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We are about to bless a new month – the last one of this lunar year cycle, sort of. Adar may be the twelfth month – counting down from Nissan – but this time around we get to have two Adars, namely Adar Rishon (or Aleph) and Adar Sheini (Bais). We bentch Rosh Chodesh Adar Rishon on Shabbos Parshas Mishpatim and observe Rosh Chodesh on Yom Shlishi and Yom Revi’i (Tuesday and Wednesday, February 9 and 10).

The month of Adar is characterized by the emotion of unbridled joy. Mishenichnas Adar Marbin B’Simcha – with the beginning of Adar rejoicing is increased. Truth be, just the mention of Adar begets a smile, signaling as it does the end of the long, dark winter months. And this being a leap year, we gain an extra month to prepare for and anticipate our joyful Purim holiday, not to mention the benefit of a double dose of fortuitousness as Adar is considered to be the most favorable month of the Jewish year.

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The miracle of Purim actually unfolded in a leap year. The wicked Haman miraculously cast his lot for the second Adar, a month devoid of astrological influence. Thus, his evil intent was nullified.

Water is the element of Adar. The two fish symbolic of Pisces represent Esther and Mordechai who were instrumental in elevating Am Yisrael to the pinnacle of holiness, when they fully and lovingly accepted the Torah anew. Just as fish find their serene comfort in the depths of the blue, we Yidden thrive when we are immersed in our element – the soothing, life-giving waters of Torah.

Naftali is the tribe aptly associated with the month of Adar. Moshe Rabeinu‘s bracha for Shevet Naftali was that it would be totally satisfied with Hashem’s blessing – as are those who accept the Torah and its precepts.

The Hebrew letter linked to Adar is kuf, symbolizing kedusha – holiness. According to the Ari, the facial feature linked to this month is the nose. The sense of smell has the power to revive the soul. Both Mordechai and Esther signify sweet smelling spice. In Megillas Esther, the queen is also referred to as Hadassah, the fragrant myrtle, and Mordechai is likened to myrrh, the aromatic incense derived from plants of the myrrhis tree.

Some of the tzaddikim whose yahrtzeits are observed in Adar Aleph are R’ Leib Sarah’s (4 Adar I), R’ Yaakov Kamenetsky (29 Adar I), and Sarah Schenirer (26 Adar I).

Reb Leib Sarah’s was born to R’ Yosef, one of the thirty-six hidden tzaddikim of his generation, and his wife, the tzadekes Sarah. R’ Leib’s name carries that of his mother for she was the one to raise him after her husband had passed away when their son was still a youngster. The elder R’ Yosef had married a much younger Sarah with the lofty purpose of rescuing her from the clutches of a gentile landowner. Later recognizing the caliber of the man who had taken her for a wife, she opted to stay married to him.

With R’ Leib’s bar mitzvah imminent, Sarah took her son to the Rebbe Reb Ber of Mezritch for a bracha, upon which Reb Ber announced that he had a unique gift for the bochur. This gift turned out to be the holy neshama of the Talmudist and Kabbalist R’ Chaim ben Attar, the Ohr HaChayim, who had left the world just two days prior at the age of 47. Upon reaching the portals of Gan Eden, the Ohr HaChayim begged to be returned to Earth to perpetuate his kavod shamayim and tovas Yisrael. Upon Reb Ber’s blessing, the soul of the Ohr HaChayim coalesced with that of R’ Leib Sarah’s, who would go on to spend all the days of his life seeing to the needs of the lamed-vav tzaddikim of his time.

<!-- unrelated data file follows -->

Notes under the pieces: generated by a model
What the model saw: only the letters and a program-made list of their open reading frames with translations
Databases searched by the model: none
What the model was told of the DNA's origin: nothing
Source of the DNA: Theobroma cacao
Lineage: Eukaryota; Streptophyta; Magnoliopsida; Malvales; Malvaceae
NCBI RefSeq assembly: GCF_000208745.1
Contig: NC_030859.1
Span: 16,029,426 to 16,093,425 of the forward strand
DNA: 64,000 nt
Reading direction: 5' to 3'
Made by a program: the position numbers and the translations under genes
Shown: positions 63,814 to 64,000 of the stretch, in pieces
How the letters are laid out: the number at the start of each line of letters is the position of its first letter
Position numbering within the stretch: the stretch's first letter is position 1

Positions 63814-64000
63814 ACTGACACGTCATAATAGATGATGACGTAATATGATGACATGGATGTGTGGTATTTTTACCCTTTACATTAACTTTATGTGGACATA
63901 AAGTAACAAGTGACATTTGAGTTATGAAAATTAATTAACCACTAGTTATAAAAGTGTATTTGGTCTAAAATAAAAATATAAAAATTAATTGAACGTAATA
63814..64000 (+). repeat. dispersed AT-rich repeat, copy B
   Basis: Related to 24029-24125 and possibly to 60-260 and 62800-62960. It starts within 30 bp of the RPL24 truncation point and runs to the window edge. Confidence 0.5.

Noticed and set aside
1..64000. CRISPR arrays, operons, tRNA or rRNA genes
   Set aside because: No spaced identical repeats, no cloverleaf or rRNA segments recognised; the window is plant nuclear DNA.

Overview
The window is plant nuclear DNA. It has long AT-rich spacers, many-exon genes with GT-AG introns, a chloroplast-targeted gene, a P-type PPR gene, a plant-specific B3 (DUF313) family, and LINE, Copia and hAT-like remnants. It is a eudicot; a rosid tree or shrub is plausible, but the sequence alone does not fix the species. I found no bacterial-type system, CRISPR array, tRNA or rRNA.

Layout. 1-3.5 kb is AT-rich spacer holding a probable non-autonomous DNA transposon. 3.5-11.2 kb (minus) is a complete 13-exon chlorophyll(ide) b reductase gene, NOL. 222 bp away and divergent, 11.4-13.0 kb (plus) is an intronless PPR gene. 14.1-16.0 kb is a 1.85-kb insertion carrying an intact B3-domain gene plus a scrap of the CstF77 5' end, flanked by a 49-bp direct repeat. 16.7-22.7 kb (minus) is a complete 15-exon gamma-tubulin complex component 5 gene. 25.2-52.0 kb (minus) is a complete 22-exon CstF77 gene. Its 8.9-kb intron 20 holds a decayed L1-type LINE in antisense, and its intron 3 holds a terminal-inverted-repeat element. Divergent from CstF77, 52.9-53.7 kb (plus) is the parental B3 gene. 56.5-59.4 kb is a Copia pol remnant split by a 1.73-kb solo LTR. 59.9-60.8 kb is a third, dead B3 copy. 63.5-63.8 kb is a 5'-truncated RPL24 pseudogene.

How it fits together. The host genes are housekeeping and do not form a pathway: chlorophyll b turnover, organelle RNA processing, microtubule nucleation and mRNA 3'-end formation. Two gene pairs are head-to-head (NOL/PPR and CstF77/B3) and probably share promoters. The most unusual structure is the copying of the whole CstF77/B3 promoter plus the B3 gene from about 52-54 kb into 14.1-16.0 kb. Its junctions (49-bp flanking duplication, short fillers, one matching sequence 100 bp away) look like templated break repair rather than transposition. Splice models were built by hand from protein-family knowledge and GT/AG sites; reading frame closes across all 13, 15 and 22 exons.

On one of his travels, R’ Leib Sarah’s had occasion to stay over at the home of a well-to-do shopkeeper in Koznitz. The businessman instinctively recognized that his guest was not simply a tradesman there for business as usual. The more he observed R’ Leib the more convinced he became that he happened on a rare opportunity to host a holy man. As such, he hoped to cash in on the experience and garner some potent blessings from the tzaddik for his enterprise.

The keen-eyed businessman invited R’ Leib Sarah’s into his shop, hoping that the tzaddik‘s presence would bring blessing to his wares. R’ Leib surveyed the merchandise picking up item after item, and with a look of disapproval dropped each one back in its place. He finally found murmured his approval over a pair of gloves he held in his hands, only to claim them not his style.

To the perplexed shopkeeper, this odd setting would soon be explained and made abundantly clear…

A war broke out among the colonies, and before long the town of Koznitz was overrun by ruthless assailants who completely looted and laid waste to all the stores in the area – except for the one that had been visited by R’ Leib Sarah’s. Every piece of merchandise remained untouched (hadn’t R’ Leib expressed his disfavor of them?), save for the one pair of gloves the tzaddik had admired. These the marauders made off with.

The continuously open eyes of fish allude to G-d’s constant watch over His beloved children. The Kedushas Levi attributes the tribe of Yosef to be representative of Adar, with Yosef’s sons Ephraim and Menashe corresponding to the two Adars of a leap year. Most revealing is Yaakov’s blessing of his two grandsons: “V’yidgu larov bekerev haaretz – may they multiply like fish to become many in the midst of the land.” As the Talmud explicates, just as the fish of the sea are covered by water, making them impervious to an ayin hara, so too the evil eye has no power over the seed of Yosef.

As the progeny of Yosef HaTzaddik immersed themselves in the life-sustaining waters of Torah, so too were they saved from the evil eye of Haman.

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Rachel Weiss is the author of “Forever In Awe” (Feldheim Publishers) and can be contacted at ForeverinAwe@verizon.net.